Rev. Joseph Bianco
*Warning – These chapters contain graphic imagery and sexual assault
The chapters that close Judges have echoes of prior stories. It seems that the author wrote this account in such a way as to intentionally bring these former stories to mind. The first story is the epoch of Sodom and Gomorrah where Lot is given hospitality only to find similar men pounding the door asking to “know him” (Gen. 19:5). The verb “to know” in Hebrew is used to denote sexual relations. The second story is from Gen. 4 where Cain murders his brother Abel. One can’t help but notice that the civil war going on in Israel is not just a war between tribes, but a war between brothers (21:6). The point is this: Israel has returned to the debauched days that existed during the early years of the book of Genesis. Not only is there great immorality (rape, murder, sex trafficking), but the nation of Israel has destroyed one of their own brothers, Benjamin. The refrain that we read throughout the book of Judges, “In those day there was no king in Israel. Everyone did what was right in his own eyes” concludes the book (17:6, 18:1, 19:1, 21:25). This is the overarching lesson of Judges, that when everyone does what is right in their own eyes, the result will be self-destruction, the oppression of the weak and vulnerable (women and children), the denigration of society, and not least, abandoning the LORD. It’s a sad end to the story of Judges, but it is not left without hope. The lack of a king makes room for the future king David to come into power. What is obvious however, is that the Lord ought to be their king, the Sovereign over their lives. In Jesus we see the God-king.
Reflect: As you have now finished Judges and find yourself at the bottom of the pit, the resounding statement, “Everyone did what was right in his own eyes” deserves reflection. It is easy to look at society as a whole and blame the problems of our day on those doing what is right in their own eyes. While this is true for secular society, it is also true for Christians. Christians are daily tempted to do what is right in their own eyes and not in the eyes of the LORD. Take some time and write out the ways that you think God is wrong in his judgements and commandments. Then go to the Lord in prayer and ask him to reorient your heart, that your eyes and his may be set on the same horizon. Pray for forgiveness and faith. Then take some time to rest in the king of kings and the Lord of Lords.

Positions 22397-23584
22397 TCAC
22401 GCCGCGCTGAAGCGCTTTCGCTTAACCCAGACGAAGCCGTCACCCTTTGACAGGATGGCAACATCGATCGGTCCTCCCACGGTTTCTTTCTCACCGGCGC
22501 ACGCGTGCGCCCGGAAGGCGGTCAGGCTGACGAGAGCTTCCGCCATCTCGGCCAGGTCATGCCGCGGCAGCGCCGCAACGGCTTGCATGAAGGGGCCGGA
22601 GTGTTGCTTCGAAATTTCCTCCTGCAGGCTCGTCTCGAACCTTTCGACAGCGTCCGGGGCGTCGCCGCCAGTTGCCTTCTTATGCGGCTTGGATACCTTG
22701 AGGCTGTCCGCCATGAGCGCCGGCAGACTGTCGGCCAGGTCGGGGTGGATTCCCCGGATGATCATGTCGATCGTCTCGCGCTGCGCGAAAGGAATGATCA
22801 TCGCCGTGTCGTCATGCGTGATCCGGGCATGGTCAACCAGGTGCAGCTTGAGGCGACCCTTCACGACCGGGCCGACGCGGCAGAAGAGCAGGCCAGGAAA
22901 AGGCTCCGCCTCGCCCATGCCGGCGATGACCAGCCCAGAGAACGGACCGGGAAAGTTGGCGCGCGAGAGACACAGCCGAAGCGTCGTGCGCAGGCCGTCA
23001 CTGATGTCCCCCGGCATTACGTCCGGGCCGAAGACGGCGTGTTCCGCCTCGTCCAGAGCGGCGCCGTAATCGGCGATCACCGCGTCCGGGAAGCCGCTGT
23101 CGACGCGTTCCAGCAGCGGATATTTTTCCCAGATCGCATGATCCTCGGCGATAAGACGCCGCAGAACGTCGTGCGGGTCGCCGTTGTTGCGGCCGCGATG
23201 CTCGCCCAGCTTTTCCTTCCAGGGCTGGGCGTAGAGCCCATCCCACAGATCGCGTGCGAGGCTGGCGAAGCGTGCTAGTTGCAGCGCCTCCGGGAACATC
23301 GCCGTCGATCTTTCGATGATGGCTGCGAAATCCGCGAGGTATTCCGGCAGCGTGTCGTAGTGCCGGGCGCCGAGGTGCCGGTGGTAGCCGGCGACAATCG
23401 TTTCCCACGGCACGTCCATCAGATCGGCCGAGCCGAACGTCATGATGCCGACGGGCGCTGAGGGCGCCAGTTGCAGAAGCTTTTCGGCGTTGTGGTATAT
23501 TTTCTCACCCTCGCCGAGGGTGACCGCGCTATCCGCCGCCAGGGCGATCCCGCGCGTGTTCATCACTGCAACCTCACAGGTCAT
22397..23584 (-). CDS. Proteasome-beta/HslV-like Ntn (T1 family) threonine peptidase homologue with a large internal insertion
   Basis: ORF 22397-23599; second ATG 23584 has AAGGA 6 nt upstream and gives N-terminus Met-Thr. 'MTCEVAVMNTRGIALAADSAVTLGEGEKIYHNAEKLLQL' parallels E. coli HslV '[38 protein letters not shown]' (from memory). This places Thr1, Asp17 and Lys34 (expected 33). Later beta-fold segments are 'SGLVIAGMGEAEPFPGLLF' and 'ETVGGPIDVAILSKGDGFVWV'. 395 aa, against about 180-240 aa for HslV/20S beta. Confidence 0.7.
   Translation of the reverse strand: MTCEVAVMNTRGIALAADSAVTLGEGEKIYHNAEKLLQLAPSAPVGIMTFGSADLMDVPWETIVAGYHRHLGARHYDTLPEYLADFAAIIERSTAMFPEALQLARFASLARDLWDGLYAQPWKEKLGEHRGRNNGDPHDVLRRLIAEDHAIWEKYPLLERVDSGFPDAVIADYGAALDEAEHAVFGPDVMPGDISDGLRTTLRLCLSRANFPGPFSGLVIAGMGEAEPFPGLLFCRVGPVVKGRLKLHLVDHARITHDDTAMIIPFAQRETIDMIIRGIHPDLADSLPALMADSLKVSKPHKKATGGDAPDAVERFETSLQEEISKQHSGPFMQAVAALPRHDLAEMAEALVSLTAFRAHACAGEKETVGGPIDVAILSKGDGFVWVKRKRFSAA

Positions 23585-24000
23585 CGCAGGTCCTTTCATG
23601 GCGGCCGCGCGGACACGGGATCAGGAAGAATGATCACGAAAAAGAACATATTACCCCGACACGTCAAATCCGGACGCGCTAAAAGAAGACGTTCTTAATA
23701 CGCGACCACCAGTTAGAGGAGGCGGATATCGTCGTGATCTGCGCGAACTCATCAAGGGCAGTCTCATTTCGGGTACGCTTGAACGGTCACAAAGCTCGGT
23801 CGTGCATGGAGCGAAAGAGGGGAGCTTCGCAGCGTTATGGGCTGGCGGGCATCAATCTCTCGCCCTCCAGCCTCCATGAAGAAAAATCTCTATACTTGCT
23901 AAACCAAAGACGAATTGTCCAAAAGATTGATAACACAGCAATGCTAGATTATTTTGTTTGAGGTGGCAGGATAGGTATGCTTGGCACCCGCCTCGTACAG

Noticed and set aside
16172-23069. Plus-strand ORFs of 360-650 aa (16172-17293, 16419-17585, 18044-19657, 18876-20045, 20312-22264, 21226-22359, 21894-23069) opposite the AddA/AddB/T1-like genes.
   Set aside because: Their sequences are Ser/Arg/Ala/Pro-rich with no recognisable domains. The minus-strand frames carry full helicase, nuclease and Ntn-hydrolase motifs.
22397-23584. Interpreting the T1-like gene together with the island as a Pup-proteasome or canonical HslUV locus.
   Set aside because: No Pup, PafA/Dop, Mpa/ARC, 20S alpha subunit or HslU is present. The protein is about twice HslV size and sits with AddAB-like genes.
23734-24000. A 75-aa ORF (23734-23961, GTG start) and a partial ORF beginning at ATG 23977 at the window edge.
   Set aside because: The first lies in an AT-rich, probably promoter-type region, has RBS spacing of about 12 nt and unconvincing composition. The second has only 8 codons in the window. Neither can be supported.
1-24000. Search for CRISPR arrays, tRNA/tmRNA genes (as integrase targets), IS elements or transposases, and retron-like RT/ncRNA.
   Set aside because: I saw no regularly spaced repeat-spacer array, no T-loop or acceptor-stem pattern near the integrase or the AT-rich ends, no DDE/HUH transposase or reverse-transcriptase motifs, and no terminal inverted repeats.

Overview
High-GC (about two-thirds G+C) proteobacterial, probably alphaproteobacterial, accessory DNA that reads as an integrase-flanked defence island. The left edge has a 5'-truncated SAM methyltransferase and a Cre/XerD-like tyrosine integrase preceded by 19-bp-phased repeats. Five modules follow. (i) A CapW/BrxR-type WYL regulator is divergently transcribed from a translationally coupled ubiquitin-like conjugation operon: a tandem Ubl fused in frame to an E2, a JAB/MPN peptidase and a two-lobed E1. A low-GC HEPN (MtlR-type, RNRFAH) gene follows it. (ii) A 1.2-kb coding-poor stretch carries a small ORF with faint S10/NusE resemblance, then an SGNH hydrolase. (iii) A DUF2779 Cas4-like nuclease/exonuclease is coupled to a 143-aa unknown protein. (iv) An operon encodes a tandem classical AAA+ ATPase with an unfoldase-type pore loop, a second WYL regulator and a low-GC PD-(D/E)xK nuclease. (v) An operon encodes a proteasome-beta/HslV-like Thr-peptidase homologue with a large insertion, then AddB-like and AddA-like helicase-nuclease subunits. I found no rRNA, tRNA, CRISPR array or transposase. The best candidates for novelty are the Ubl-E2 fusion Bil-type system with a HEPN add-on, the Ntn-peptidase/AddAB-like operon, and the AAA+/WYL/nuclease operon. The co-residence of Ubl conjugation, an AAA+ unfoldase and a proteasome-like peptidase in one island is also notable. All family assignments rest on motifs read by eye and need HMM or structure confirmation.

Connect: Proverbs 3:5-6
Trust in the Lord with all your heart,
and do not lean on your own understanding.
6 In all your ways acknowledge him,
and he will make straight your paths.
7 Be not wise in your own eyes;
fear the Lord, and turn away from evil.
8 It will be healing to your flesh
and refreshment to your bones.
This blog is part of the ministry of City Reformed Presbyterian Church. Unless otherwise noted, the entries are written by Matt Koerber. This is part of a project that our church is doing as we read through the narrative sections of Scripture between early January and Easter 2020. New entries will be scheduled to drop automatically at 5:00 am on the scheduled day.